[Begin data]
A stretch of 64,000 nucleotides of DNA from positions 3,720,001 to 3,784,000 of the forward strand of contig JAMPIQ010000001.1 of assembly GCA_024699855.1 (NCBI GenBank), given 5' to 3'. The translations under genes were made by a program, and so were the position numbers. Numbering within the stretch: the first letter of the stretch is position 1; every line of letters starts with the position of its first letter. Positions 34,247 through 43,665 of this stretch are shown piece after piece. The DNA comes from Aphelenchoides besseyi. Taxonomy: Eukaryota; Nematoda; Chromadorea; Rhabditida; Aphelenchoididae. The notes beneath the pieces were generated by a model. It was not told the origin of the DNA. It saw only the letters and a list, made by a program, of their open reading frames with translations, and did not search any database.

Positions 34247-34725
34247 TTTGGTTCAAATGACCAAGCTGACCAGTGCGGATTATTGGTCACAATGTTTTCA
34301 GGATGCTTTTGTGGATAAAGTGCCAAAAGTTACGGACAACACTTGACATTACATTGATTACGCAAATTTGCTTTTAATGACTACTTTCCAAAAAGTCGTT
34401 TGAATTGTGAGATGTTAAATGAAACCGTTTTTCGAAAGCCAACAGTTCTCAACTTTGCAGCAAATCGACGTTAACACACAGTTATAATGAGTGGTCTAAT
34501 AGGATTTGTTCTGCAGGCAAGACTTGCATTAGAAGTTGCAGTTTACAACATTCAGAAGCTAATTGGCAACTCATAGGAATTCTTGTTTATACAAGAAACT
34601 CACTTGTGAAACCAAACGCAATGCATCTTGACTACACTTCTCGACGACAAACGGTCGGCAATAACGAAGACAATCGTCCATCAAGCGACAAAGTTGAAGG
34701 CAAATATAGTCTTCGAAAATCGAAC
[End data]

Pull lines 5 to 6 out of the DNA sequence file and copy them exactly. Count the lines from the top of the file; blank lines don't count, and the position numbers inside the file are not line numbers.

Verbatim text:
34401 TGAATTGTGAGATGTTAAATGAAACCGTTTTTCGAAAGCCAACAGTTCTCAACTTTGCAGCAAATCGACGTTAACACACAGTTATAATGAGTGGTCTAAT
34501 AGGATTTGTTCTGCAGGCAAGACTTGCATTAGAAGTTGCAGTTTACAACATTCAGAAGCTAATTGGCAACTCATAGGAATTCTTGTTTATACAAGAAACT